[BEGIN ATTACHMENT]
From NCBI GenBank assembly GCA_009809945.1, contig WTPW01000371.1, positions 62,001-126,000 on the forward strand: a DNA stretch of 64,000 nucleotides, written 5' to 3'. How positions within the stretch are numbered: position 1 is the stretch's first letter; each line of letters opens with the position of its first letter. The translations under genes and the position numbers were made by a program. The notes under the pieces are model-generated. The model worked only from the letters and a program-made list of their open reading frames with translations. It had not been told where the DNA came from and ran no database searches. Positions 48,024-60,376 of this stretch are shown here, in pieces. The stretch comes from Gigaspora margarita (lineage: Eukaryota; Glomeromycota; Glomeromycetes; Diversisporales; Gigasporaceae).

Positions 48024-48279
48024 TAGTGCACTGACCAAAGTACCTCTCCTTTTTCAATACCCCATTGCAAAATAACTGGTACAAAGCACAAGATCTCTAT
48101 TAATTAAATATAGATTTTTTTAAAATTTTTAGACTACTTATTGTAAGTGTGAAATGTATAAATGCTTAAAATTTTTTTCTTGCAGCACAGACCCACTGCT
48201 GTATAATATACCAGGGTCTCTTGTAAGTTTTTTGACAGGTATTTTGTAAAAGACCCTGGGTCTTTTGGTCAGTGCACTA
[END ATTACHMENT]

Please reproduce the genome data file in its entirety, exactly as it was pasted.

From NCBI GenBank assembly GCA_009809945.1, contig WTPW01000371.1, positions 62,001-126,000 on the forward strand: a DNA stretch of 64,000 nucleotides, written 5' to 3'. How positions within the stretch are numbered: position 1 is the stretch's first letter; each line of letters opens with the position of its first letter. The translations under genes and the position numbers were made by a program. The notes under the pieces are model-generated. The model worked only from the letters and a program-made list of their open reading frames with translations. It had not been told where the DNA came from and ran no database searches. Positions 48,024-60,376 of this stretch are shown here, in pieces. The stretch comes from Gigaspora margarita (lineage: Eukaryota; Glomeromycota; Glomeromycetes; Diversisporales; Gigasporaceae).

Positions 48024-48279
48024 TAGTGCACTGACCAAAGTACCTCTCCTTTTTCAATACCCCATTGCAAAATAACTGGTACAAAGCACAAGATCTCTAT
48101 TAATTAAATATAGATTTTTTTAAAATTTTTAGACTACTTATTGTAAGTGTGAAATGTATAAATGCTTAAAATTTTTTTCTTGCAGCACAGACCCACTGCT
48201 GTATAATATACCAGGGTCTCTTGTAAGTTTTTTGACAGGTATTTTGTAAAAGACCCTGGGTCTTTTGGTCAGTGCACTA